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Clergy Monthly Meetings

There are common issues which all priests encounter. The first priests’ meeting in North America was held in 1971, in the state of New York and attended by all four priests on the Continent at that time, two from Canada and two from the U.S. Their goal was to organize regional services and financial aspects, among others for the continent. Many regional meetings were held over the years in different parts of the U.S., mainly to organize retreats for the youth or to discuss major issues of concern in adjoining cities or states.

By 1989, there were over thirty churches across the U.S.A. In the general priests’ meeting with H.H. Pope Shenouda III held in Los Angeles, he encouraged them to hold regular regional meetings. This was carried out for a period of time in Southern California, but decreased over time as several priests found major disagreements on a number of issues, thus minimizing the usefulness of the meetings.

Upon arrival, H.G. Bishop Serapion started holding monthly meetings. The first portion of the meeting is educational, either theological or related to pastoral care. The second portion is pastoral regarding the following:

  • To discuss issues of general interest and future conferences for all ages
  • To inform and discuss with the priests future ordination of a new priest or establishment of a new Church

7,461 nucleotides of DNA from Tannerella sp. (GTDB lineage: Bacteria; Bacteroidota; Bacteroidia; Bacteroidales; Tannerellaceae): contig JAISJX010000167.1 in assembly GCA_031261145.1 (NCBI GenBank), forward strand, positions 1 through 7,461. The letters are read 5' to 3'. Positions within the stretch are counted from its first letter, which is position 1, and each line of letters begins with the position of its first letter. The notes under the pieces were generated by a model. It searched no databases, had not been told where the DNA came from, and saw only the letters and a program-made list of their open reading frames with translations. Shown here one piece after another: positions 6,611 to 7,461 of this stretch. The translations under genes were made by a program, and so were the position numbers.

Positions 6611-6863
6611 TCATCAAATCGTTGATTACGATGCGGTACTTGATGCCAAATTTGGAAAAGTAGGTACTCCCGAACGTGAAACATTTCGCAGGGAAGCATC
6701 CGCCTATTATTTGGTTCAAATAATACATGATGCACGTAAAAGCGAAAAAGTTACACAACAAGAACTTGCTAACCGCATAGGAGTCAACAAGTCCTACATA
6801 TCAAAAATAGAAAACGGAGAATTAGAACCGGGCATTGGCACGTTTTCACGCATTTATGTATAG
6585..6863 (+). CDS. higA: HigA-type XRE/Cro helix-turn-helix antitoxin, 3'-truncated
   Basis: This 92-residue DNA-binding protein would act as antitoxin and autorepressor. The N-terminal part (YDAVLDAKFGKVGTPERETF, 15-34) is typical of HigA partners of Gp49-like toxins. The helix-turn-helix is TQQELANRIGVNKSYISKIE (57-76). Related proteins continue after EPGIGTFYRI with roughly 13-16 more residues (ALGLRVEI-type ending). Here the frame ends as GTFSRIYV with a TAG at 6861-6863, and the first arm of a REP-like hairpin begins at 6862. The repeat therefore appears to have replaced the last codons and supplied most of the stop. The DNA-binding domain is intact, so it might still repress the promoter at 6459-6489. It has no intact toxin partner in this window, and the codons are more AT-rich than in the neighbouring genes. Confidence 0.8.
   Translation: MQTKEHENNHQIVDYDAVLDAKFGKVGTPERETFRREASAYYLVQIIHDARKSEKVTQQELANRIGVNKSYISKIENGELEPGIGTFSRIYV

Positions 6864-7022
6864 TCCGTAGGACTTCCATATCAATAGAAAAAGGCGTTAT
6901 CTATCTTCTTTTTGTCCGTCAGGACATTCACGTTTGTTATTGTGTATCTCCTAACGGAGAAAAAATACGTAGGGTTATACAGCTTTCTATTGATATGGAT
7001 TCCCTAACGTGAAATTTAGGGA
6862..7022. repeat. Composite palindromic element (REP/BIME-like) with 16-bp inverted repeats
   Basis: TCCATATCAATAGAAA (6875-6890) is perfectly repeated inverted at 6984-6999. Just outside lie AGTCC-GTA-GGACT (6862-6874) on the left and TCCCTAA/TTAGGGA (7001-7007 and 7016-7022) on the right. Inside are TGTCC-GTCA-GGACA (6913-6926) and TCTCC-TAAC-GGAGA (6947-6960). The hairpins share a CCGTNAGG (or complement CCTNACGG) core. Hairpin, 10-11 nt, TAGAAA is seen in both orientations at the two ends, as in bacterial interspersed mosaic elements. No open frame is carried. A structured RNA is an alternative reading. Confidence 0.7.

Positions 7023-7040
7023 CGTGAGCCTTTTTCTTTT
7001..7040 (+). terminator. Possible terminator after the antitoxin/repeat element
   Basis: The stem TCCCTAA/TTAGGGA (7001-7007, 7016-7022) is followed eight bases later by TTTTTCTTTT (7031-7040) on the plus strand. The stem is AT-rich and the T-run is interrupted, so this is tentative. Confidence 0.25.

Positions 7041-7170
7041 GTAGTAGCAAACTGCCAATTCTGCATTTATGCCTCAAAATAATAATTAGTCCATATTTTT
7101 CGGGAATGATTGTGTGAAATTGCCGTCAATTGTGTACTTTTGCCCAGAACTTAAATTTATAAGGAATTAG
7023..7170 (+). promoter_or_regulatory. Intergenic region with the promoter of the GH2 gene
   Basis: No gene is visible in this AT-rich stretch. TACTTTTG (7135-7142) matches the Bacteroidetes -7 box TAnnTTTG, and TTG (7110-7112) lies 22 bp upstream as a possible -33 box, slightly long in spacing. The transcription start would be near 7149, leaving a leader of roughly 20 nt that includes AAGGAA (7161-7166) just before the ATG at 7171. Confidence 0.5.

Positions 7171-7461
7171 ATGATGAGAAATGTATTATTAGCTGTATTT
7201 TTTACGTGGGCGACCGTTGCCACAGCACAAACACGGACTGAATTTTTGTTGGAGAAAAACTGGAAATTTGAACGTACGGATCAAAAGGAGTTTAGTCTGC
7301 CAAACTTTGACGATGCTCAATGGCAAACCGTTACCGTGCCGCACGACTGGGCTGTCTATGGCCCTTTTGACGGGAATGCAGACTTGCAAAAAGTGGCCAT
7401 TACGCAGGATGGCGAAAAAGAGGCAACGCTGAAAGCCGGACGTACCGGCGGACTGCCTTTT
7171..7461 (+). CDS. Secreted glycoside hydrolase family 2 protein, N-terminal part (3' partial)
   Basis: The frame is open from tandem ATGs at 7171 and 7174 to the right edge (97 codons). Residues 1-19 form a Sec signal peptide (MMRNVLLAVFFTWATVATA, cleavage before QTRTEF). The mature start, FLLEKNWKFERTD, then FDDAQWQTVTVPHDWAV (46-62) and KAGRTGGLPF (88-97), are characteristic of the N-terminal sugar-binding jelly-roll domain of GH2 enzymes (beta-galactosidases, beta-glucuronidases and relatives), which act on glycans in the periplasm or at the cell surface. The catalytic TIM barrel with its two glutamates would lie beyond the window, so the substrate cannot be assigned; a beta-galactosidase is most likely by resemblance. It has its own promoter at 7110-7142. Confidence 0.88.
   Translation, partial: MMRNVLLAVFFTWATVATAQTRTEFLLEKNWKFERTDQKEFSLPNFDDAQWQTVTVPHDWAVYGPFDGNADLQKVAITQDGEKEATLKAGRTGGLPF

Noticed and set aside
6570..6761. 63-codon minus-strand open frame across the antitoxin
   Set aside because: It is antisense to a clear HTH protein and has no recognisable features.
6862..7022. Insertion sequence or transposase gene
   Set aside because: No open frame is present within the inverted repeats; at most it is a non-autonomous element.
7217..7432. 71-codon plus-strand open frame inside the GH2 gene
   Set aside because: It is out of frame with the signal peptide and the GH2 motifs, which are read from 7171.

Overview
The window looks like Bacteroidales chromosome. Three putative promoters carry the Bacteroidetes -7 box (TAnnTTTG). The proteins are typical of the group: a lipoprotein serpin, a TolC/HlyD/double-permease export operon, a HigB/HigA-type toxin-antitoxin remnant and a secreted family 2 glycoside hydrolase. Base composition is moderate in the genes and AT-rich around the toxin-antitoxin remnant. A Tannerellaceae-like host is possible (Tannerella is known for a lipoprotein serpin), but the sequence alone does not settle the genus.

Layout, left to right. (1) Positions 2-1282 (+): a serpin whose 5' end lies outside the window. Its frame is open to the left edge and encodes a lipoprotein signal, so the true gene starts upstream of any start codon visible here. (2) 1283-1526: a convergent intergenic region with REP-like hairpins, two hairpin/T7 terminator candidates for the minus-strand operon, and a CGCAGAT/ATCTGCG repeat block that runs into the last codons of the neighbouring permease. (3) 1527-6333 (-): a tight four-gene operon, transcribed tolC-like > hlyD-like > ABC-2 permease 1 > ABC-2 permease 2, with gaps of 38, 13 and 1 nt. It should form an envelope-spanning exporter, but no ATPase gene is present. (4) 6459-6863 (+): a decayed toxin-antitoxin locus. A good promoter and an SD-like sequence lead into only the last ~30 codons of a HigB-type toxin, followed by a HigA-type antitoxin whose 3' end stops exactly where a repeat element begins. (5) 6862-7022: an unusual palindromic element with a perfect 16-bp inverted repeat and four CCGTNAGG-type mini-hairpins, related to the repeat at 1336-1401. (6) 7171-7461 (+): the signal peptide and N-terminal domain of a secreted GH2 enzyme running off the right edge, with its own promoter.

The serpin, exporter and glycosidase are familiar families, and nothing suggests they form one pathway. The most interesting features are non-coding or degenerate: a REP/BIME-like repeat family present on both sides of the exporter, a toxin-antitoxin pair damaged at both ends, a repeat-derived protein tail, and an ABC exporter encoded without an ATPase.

• To discuss controversial issues and come up with reasonable solutions
  • To inform priests of happenings in Egypt, especially in the month following the Holy Synod’s meeting in Egypt and the resolutions reached

The monthly meeting is usually held on the 3rd Thursday of each month except during the summer. It is flexible, however, as that day may not be suitable for various reasons. The Bishop and the priests have a yearly calendar for the planned meetings. The meeting day always starts with praying the Liturgy. The Bishop considers praying together in harmony as an essential aspect of service. This is followed by an Agape meal offered and prepared by the host Church. Churches take turns hosting the meetings. This gives priests the chance to visit new Churches and those that are far from their own.

An agenda is prepared beforehand, so that priests have a chance to study the subjects and come ready to discuss the issues at hand. There are items of information and items for discussion. Each priest is given a chance to present his views. Usually after the discussion a consensus is reached. Rarely a vote is taken. This only happens if there are serious reservations by some. However, once a decision is made, it is binding for all priests unless an exception is made by the Bishop. Part of the meeting is a group discussion of specific topics by the Priests of each of the four Geographical regions of the Diocese (North, South, East and West). This usually is concerned with activities and planning for that region. Each group presents a summary of their discussion to the whole group afterwards. Often, after the end of the general meeting, the Bishop holds either individual or small group sessions with some of the priests to discuss specific issues or concerns, either at their or his request. Annually, all the priests spend two or three days in a retreat out of town for spiritual and educational purposes.

In June 2007 and June 2008, three day conventions were devoted to educational counseling seminars in which mental health issues through lectures, discussion groups and vignettes were presented by a psychiatrist and a priest who is also a psychologist.

Posted by Fr. Moses Samaan

July 23, 2012